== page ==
“What characterized 2016 is that we found ourselves with someone shutting down the electricity,” he said. “Not for long and not in a first world country. It happened in Ukraine. But someone pulled the switch… This was the first time we saw a direct attack on an critical infrastructure — there is no infrastructure that is more critical than a civilian electric network — and this happened in 2016.”

In addition, what happened in during the US election campaign was “a phishing attack and a very effective use of information of mails with WikiLeaks,” he said. “Their combination at the right time, together with a step-up in daring, led to an alleged hit to the infrastructure in the elections process of the leading democracy in the world.”

Going forward, the world will witness an intensifying of attacks, as buildings, cars and energy grids become smarter, he said. “Cybersecurity will have to be designed into all of this,” he said. And companies will have to strive to strike a balance between privacy, cybersecurity and continued productivity, without being dragged down by safety considerations.

Cyberthreats are growing “exponentially,” said Yoram Yaacovi, general manager of the Microsoft Israel R&D Center at the meeting announcing the investment. If the number of unique cyberthreats just two to three years ago was around 20,000 a week, “today we see around 600,000 to 700,000 unique threats a week,” he said. Businesses today need to protect not just their physical space but also the new spaces created by the cloud.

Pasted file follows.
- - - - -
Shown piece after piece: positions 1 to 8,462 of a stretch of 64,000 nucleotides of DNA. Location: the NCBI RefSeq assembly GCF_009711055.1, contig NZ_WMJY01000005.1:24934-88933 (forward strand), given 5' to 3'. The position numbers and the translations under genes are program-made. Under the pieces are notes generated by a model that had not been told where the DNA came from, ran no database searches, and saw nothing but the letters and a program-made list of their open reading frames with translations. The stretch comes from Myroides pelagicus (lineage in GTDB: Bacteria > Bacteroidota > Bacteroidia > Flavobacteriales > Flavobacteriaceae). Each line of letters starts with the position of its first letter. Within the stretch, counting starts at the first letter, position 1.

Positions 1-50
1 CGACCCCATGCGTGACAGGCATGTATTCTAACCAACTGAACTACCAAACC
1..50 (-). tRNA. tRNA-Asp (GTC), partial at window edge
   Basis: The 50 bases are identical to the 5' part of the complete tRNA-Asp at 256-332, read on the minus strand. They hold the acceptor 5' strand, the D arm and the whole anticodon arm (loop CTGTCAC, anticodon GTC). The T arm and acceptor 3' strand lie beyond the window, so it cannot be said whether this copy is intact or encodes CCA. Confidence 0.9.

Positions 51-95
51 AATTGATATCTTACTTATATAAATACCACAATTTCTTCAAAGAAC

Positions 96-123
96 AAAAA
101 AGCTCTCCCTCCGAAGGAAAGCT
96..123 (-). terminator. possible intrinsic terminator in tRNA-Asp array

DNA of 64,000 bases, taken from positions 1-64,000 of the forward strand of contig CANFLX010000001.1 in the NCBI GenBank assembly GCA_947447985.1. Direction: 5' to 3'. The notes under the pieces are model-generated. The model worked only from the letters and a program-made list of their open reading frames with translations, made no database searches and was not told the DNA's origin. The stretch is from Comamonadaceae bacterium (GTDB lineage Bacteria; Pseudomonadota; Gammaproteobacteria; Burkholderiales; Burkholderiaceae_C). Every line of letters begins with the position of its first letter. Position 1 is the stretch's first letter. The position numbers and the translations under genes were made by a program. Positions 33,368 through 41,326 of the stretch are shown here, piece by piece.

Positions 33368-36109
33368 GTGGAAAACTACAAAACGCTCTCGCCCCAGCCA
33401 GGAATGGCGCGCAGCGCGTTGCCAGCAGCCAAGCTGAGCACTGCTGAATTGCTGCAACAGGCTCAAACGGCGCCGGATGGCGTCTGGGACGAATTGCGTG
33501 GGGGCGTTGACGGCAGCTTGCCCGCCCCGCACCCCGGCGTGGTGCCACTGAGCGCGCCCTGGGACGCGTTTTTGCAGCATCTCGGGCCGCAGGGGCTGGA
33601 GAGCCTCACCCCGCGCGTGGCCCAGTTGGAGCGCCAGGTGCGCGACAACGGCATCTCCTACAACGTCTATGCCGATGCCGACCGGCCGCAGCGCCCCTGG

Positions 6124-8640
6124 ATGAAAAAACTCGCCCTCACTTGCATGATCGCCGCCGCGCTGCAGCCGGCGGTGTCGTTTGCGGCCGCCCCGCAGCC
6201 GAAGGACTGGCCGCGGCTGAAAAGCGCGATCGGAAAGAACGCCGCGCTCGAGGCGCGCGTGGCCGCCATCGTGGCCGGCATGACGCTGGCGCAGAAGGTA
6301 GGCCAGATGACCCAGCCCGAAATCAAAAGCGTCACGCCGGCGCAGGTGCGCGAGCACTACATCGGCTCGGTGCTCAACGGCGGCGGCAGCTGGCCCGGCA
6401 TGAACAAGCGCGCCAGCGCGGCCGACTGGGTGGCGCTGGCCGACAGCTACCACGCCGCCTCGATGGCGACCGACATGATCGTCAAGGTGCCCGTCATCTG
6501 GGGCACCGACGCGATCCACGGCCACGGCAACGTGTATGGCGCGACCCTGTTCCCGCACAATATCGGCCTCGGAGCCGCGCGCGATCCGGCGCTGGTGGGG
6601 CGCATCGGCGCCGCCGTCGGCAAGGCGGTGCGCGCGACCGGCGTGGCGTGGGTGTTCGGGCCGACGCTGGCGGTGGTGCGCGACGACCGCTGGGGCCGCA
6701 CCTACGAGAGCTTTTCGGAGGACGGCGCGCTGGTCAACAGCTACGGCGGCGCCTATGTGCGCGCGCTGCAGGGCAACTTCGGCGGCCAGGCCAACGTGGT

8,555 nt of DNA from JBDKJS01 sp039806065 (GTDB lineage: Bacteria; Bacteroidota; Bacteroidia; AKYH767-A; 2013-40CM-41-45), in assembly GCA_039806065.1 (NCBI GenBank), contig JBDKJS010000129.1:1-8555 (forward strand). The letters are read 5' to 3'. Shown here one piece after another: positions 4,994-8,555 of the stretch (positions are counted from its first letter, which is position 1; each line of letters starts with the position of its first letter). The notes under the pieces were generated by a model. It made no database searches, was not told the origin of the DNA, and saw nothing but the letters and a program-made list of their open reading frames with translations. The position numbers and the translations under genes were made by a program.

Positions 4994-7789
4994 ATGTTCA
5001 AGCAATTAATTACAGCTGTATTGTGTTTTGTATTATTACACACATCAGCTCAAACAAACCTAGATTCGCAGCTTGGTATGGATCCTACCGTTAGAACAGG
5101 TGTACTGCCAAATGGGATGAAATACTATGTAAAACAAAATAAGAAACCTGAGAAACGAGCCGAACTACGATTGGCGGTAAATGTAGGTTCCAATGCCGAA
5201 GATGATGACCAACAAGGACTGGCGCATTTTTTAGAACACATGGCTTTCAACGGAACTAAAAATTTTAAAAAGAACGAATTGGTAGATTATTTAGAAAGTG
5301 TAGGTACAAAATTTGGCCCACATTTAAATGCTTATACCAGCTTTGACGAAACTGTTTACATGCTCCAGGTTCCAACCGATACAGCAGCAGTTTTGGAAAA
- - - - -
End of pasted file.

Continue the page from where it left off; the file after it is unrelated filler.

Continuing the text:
By 2019 Microsoft also expects a shortage of some 2 million cybersecurity professionals globally, he said, and that is why partnering with Team8 is important for the company.

“Team8 is in our eyes a significant player in the cyber sector,” he said.

Team8 plans to launch two more companies by year end

The partnership with Qualcomm will deepen Team8’s work on mobile devices and the Internet of Things and the cybersecurity risks these present. The addition of Citigroup to the syndicate will provide the bank with access to research, new trends and innovation that are critical to the bank’s clients, said Itai Jaeger, the head of Citigroup’s cyber lab in Israel. It will also allow Team8 the possibility of working with a large organization such as Citigroup. Israel lacks the market size it needs to try out its technologies, he said, and “therefore it is thirsty to get some market perspective.”

Since it was set up in 2014, Team8 has launched two companies, illusive networks and Claroty. There are several more companies currently operating in stealth, the think tank said, forecasting the launch of two additional companies before the end of the year.

illusive networks specializes in deception technology used to detect targeted attacks, while Claroty’s industrial security platform secures and optimizes critical industrial infrastructure sites such as power grids, steel mills, chemical, food and beverage sites and oil refineries.

During its first commercial year of operations in 2016, Team8’s portfolio companies generated more than $22 million in sales, the company said. The group employs 180 people in Israel, US, UK and Singapore. It intends to hire 100 additional employees in 2017, some 65 percent from Israel, Zafrir said.